Salesforce Bolsters Social Studio for Integration Across Departments


Roland Moore-Colyer

Sales, marketing, and customer service teams will be able to make use of social data from more than 1 billion sources.

Salesforce has unveiled its next generation of Social Studio, adding features that enable businesses to make use of social media across multiple departments.

The company says the updated Social Studio has new features designed to take social media use beyond marketing and social media teams to other business areas including sales and customer service.

These include Social Listening, which Salesforce says monitors more than 1 billion social data sources across networks such as Facebook, Twitter, and YouTube, along with blogs and news websites. The company says the feature will allow marketing and social teams to get rid of multiple spreadsheets and carry out social content activity from the Social Studio.

Social Customer Service enables customer service teams to monitor social networks for support issues and then route tasks to the most appropriate person or team.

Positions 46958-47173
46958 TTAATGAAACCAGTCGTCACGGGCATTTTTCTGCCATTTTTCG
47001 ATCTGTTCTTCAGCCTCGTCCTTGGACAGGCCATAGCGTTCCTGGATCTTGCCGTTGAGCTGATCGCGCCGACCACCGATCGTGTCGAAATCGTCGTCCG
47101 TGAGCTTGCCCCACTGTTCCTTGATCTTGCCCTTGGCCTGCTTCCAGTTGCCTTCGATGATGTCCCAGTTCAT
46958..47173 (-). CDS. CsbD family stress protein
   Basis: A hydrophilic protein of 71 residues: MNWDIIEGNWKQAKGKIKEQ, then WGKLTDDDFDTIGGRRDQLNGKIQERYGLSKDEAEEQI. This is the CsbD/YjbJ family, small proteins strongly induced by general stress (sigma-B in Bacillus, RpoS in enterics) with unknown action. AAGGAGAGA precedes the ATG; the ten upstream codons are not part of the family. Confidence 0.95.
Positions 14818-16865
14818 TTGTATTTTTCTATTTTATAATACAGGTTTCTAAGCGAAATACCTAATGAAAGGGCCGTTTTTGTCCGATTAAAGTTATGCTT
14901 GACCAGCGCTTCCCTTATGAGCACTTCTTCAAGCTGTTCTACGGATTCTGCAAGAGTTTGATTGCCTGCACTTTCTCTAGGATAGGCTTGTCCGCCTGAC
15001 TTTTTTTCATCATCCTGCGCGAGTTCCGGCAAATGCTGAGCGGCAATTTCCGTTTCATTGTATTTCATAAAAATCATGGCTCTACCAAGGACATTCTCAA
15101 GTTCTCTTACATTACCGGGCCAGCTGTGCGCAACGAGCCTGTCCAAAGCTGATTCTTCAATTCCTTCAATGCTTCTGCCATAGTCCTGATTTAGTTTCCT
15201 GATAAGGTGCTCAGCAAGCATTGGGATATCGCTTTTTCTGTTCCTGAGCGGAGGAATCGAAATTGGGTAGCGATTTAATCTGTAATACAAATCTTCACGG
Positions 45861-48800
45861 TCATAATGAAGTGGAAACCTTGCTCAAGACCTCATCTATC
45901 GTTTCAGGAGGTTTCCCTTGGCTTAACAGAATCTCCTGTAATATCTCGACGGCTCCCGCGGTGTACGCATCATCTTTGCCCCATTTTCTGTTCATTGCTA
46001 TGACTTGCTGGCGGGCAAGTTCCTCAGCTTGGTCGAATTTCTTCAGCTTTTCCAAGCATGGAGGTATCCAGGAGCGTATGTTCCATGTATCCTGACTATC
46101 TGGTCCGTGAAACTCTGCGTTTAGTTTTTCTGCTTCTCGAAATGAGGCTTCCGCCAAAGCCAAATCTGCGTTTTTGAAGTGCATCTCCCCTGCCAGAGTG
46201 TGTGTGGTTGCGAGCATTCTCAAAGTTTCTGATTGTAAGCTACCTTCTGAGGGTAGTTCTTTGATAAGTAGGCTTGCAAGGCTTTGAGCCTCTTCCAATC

A third new feature is called Social Lead Engagement, which is designed to help sales representatives find new leads by listening into conversations happening across multiple social networks.

The social data from Social Studio can then be used in tandem with Salesforce’s Sales Cloud to enable sales people to engage with potential customers via the cloud-based service.

Helena Schwenk, principal analyst at MWD Advisors, toldĀ ClickZ’s sister publication V3 that the updated Social Studio will help Salesforce to expand its service offerings and keep pace with rivals.

“For Salesforce, Social Studio offers an opportunity to extend the capabilities of both its Sales and Service cloud as well as increase cross-selling among its different cloud platforms,” she said.

“At the same time, this release keeps Salesforce competitive as both Adobe and Oracle in particular continue to extend their cloud-based social offerings.”

However, Schwenk argued that social media is still a rather niche tool within sales departments.

“Although the notion of embedding capabilities into sales processes isn’t without merit, I just don’t think it’s a mainstream consideration for organizations today, especially in terms of finding sales leads, for example. That said, I have seen a couple of examples of social analytics being used to identify intent-to-buy signals in social media conversations,” she explained.